After Hurricane Sandy impacted many states along the Atlantic Coast, especially parts of New Jersey and New York, businesses had to delay many of their operations. Flooded buildings and damaged records made it difficult for business owners to bounce back to normal operations.
Wall Street in downtown Manhattan found itself in the position to halt operations for two days—it was the first time NASDAQ and New York Stock Exchange (NYSE) closed its doors since the Great Blizzard in 1888, ComputerWorld explained. Though many trading centers had business process software capabilities from offsite data centers in parts of New Jersey—NASDAQ's backup center is in Virginia, officials decided not to complicate the commute for many of these traders.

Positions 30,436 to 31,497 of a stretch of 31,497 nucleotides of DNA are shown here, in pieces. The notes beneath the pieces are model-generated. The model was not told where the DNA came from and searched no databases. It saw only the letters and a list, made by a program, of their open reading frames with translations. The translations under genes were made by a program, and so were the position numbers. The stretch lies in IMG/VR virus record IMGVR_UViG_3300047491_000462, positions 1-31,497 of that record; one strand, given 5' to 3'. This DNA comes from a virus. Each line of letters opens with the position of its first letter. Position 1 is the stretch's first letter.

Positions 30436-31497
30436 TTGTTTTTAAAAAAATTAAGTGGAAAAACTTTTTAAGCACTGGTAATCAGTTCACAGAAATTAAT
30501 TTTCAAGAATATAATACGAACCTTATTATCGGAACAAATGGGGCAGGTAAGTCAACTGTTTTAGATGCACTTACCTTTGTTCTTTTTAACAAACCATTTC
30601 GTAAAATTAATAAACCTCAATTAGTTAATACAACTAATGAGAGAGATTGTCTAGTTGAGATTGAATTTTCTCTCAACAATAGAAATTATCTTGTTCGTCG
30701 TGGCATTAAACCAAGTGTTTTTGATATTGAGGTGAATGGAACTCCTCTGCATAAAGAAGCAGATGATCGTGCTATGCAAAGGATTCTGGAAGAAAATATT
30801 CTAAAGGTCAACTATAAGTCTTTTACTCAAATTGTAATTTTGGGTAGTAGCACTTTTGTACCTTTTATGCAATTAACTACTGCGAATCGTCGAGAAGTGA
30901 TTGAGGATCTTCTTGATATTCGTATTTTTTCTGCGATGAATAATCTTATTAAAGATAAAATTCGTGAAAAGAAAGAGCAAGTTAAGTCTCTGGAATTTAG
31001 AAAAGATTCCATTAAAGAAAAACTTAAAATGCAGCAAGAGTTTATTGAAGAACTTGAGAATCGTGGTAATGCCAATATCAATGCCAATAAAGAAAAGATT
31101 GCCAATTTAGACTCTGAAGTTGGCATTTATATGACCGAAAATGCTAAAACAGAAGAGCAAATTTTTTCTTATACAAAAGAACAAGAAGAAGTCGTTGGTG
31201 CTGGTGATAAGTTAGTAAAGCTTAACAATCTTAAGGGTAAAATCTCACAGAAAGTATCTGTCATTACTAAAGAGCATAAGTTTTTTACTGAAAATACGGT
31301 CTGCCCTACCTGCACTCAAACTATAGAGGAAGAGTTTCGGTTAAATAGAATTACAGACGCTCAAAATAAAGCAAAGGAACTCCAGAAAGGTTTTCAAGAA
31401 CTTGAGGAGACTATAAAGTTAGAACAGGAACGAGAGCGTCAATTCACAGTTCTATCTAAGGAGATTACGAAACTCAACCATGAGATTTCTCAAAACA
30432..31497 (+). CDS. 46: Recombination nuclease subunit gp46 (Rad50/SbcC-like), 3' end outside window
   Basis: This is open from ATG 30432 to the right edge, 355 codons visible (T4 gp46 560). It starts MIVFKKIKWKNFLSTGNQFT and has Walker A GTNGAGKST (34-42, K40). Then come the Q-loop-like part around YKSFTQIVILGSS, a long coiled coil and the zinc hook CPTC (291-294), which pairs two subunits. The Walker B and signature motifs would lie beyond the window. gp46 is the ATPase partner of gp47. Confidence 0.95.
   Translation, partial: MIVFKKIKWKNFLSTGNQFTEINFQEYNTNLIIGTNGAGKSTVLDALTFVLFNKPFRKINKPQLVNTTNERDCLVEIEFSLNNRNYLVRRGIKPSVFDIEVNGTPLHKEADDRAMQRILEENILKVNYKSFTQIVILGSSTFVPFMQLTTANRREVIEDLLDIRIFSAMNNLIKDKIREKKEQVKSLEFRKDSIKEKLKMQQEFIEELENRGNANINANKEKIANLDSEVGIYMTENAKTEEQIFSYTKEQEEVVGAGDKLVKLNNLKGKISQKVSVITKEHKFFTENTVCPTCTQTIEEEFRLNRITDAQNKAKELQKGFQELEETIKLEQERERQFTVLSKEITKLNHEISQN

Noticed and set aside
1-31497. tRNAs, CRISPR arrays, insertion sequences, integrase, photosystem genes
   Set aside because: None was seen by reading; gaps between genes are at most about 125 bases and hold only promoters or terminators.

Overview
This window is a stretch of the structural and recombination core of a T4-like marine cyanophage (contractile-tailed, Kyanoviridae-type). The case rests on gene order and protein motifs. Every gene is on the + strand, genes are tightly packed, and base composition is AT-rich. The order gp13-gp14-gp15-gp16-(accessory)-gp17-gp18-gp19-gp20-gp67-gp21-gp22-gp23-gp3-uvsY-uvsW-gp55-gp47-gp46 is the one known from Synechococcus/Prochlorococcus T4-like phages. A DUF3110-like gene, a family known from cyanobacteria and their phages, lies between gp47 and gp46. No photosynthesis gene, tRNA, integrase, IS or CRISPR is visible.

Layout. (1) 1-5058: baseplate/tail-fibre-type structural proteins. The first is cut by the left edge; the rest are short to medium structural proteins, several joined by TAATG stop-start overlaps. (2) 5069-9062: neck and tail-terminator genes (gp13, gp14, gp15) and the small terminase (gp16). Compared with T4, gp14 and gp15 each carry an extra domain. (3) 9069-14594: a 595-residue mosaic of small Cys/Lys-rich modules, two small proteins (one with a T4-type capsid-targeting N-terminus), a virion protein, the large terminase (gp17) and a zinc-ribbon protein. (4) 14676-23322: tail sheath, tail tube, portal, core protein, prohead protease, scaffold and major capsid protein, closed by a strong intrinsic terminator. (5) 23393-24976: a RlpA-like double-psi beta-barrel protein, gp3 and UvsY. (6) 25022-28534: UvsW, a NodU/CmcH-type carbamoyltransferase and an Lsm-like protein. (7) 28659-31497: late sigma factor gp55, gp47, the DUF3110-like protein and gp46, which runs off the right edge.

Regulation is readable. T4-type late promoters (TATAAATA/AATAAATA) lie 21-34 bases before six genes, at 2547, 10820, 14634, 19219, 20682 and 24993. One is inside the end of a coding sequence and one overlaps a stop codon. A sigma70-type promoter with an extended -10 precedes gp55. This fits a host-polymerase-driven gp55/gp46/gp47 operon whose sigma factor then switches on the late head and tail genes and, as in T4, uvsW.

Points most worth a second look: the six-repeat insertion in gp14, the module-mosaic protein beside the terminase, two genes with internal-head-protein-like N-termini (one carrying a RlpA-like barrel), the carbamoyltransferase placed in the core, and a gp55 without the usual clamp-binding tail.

Also, if Wall Street's all-electronic trading system had glitches, unfavorable work conditions could have caused "a disorderly closure," Alex Tabb, partner and chief technology analyst at Tabb Group, told the source.
Since Hurricane Sandy, these businesses have installed backup power grids and generators, to ensure that the system could be powered up and actively utilized during a major natural disaster. This measure should increase certainty, but David Weiss, an analyst with the Aite Group, mentioned that "It doesn't do much good to have data centers up and running if no one else can get to them."
Additional staff members and document hosting providers can further assist these companies to continue their daily routines during the most crucial situations. During the storm, many buildings within the Financial District were hit because this part of Manhattan is located near the Hudson River.
Offices inside 111 Wall Street, which were flooded, and a Verizon switch station, which lost power, were among the many structures dealing with the cleanup process.
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